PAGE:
Helping my dog when they are sprayed by a skunk

What it is and how to treat the infection

Step by step instruction as to what to do when your dog gets sprayed by a skunk 

Dogs are naturally inquisitive and a lot of the time their taste for adventure can get them into trouble. If your dog likes to wander around and explore the garden or your local walking spots, you always run the risk of them bumping into another unsuspecting animal. In fact, there are many cases where a nosey dog has found its way to a skunk's home and got themselves sprayed.

Hopefully this never happens to your pooch but it’s handy to have a plan in place just in case it ever does. Being prepared for any situation is important if you have a dog because you need to make sure you can keep them healthy and safe whatever happens.

If you’ve ever smelt skunk spray you’ll know how noxious the smell can be and how potent it is. The odour doesn't go away easily so it’s important that you fight the urge to immediately bring your pooch inside to wash them off, unless you want your house to smell for weeks after. The skunk spray oil will linger in the air for a long time so you want to eliminate the chance that it will cling to your furniture and upholstery.

What exactly is skunk spray?

The spray from a skunk is a potent mixture of sulphur and other chemicals that are produced from the animal’s anal gland. The purpose of the spray is primarily for defence, which means a skunk will open fire when it feels threatened by a potential predator. This is why it's so common for a dog to get sprayed if it approaches on a skunk’s home or makes it feel threatened.

Not only does a skunk’s spray pack a potent punch, it also has a lot of power and rage behind it. The average skunk can spray its defensive liquid as far as 15 feet, which means that your dog is at risk of being sprayed even if it isn’t directly next to a skunk.


  • Eyes

    First things first, check your furry friend’s eyes to see if they've been sprayed. What you're looking for is whether their eyes appear pink or bloodshot. If so, it means they've got some of the oil in their eye and are most likely experiencing a lot of discomfort. Immediately rinse your dog’s eyes with cool water to remove the oil and any residue. There are also products available specifically designed to rinse a dog’s eyes in the event of a skunk spraying, so it’s a good idea to buy some just in case.

  • Coat

    The majority of the oil will cling to your dog’s fur so it’s important to clean that off as soon as possible, before it sinks further into the fur. It’s not the best idea to bring them into the communal bathroom because of the smell, so if possible use an outdoor hose in the garden or garage to clean your pup. There are a number of popular DIY recipes for getting rid of skunk oil and there are also several products on the market, so shop around and have a look what the best product is for you.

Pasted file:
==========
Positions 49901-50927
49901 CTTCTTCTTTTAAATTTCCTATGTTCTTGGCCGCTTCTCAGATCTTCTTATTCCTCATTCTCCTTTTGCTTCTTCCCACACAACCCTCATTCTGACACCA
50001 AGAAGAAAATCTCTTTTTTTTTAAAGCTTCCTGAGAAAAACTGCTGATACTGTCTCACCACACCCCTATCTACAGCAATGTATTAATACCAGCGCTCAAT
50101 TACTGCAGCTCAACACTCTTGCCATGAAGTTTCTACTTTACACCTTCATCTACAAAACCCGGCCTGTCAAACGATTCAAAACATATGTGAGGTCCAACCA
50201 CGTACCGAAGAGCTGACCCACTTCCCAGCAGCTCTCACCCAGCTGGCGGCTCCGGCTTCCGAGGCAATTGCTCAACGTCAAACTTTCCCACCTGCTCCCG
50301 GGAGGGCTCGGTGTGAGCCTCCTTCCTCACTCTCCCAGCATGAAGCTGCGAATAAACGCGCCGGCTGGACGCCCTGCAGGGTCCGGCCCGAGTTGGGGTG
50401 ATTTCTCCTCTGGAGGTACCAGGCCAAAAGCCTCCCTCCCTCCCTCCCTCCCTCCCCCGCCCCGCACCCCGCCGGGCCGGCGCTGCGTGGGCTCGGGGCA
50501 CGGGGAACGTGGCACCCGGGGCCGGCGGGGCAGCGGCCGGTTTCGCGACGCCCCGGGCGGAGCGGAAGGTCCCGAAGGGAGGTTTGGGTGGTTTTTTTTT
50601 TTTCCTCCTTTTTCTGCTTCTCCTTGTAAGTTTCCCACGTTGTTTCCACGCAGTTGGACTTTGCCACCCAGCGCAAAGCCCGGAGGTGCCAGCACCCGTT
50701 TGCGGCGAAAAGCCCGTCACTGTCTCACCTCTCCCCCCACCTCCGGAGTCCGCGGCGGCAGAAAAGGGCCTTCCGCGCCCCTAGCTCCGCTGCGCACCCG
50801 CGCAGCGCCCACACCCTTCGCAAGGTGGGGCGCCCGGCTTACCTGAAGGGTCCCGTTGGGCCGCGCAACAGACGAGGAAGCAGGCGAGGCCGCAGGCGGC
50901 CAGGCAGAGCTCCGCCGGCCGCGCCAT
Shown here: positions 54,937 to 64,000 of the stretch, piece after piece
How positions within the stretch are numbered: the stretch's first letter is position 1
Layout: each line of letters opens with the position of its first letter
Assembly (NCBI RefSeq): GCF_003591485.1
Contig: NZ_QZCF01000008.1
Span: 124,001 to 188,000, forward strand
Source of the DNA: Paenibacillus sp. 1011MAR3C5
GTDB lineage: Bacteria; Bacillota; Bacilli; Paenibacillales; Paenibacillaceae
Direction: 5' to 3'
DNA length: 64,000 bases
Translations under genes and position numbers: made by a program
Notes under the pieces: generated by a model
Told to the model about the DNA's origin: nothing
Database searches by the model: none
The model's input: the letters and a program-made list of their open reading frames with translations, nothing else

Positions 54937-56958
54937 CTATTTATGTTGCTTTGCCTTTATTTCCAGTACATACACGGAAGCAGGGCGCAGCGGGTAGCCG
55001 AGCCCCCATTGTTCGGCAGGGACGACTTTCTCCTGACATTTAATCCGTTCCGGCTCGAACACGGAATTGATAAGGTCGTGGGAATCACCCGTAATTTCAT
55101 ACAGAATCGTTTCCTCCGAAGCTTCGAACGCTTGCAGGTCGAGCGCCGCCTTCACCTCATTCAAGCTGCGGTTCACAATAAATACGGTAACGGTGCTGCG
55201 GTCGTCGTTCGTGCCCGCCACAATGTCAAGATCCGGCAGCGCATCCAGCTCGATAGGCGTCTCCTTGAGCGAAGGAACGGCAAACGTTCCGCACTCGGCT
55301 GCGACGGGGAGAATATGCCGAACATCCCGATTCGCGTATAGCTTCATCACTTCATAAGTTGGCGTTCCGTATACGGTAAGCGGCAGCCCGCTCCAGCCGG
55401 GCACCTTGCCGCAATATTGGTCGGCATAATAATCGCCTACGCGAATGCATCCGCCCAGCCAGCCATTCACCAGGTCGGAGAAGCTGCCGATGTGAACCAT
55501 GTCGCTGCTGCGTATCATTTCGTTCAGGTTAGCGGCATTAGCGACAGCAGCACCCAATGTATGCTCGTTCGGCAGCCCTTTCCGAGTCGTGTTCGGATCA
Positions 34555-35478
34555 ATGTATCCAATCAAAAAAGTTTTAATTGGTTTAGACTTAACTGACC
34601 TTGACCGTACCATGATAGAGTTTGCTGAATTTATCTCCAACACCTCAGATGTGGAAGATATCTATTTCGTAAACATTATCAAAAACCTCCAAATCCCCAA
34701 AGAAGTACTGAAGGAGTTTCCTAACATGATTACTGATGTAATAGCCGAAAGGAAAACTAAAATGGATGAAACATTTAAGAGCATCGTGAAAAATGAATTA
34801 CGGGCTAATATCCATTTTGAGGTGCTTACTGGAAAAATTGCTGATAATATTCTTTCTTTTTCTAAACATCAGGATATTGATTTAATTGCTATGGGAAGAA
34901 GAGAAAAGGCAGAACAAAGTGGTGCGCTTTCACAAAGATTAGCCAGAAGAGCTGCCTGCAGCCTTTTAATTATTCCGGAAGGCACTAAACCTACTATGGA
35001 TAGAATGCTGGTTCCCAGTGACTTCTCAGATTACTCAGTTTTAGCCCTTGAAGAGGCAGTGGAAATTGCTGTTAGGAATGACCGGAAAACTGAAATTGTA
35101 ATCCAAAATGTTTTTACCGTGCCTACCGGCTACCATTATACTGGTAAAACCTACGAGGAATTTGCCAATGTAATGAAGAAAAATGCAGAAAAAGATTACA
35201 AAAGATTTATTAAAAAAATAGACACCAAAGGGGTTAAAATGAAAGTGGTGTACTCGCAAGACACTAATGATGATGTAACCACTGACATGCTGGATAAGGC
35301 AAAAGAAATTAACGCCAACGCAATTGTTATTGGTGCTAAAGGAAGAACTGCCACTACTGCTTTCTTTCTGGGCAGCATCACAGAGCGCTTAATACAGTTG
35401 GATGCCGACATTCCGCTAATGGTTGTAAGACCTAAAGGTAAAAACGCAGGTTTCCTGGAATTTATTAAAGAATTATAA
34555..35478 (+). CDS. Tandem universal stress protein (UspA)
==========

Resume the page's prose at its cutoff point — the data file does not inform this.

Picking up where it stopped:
• Protection

    The last thing you want to do is get the skunk oil on yourself, otherwise you’ll be just as smelly as your canine friend. Be sure to wear rubber gloves when applying the cleaner and scrubbing down your pooch. Many anti-skunk recipes include hydrogen peroxide and you don't want to get that on your skin or leave it on your dog’s fur for too long.

  • Smell

    After applying whatever specialist concoction you decide to use it’s a good idea to eradicate any lingering smells with an old-fashioned bubble bath. Choose a nice smelling shampoo and lather up your pup to get rid of any excess residue and leave them smelling clean and fresh.

  • Drying

    A nice simple towel dry is all your dog needs after their bath but be sure to throw the towel straight in the wash, or use an old one that you don’t mind throwing away. After a gentle rub-down feel free to let them dry out in the sun while you clean away the mess and throw your clothes in the wash.

    Unfortunately there’s no way of guaranteeing that your pooch won’t fall victim to a skunking but hopefully this guide has helped prepare you in case their noses do get them into trouble.

  • Most importantly...

    GroomArts doesn't suggest using anything that might endanger the health of your dog. If you are unsure, taking them to the nearest vets is the best thing that you can do and they can either treat or advise which products would be most suitable for your dog's coat and skin type.

Want to know anything else about the health of your dog? Let us know.

Book a Course

close form

Course Details

Options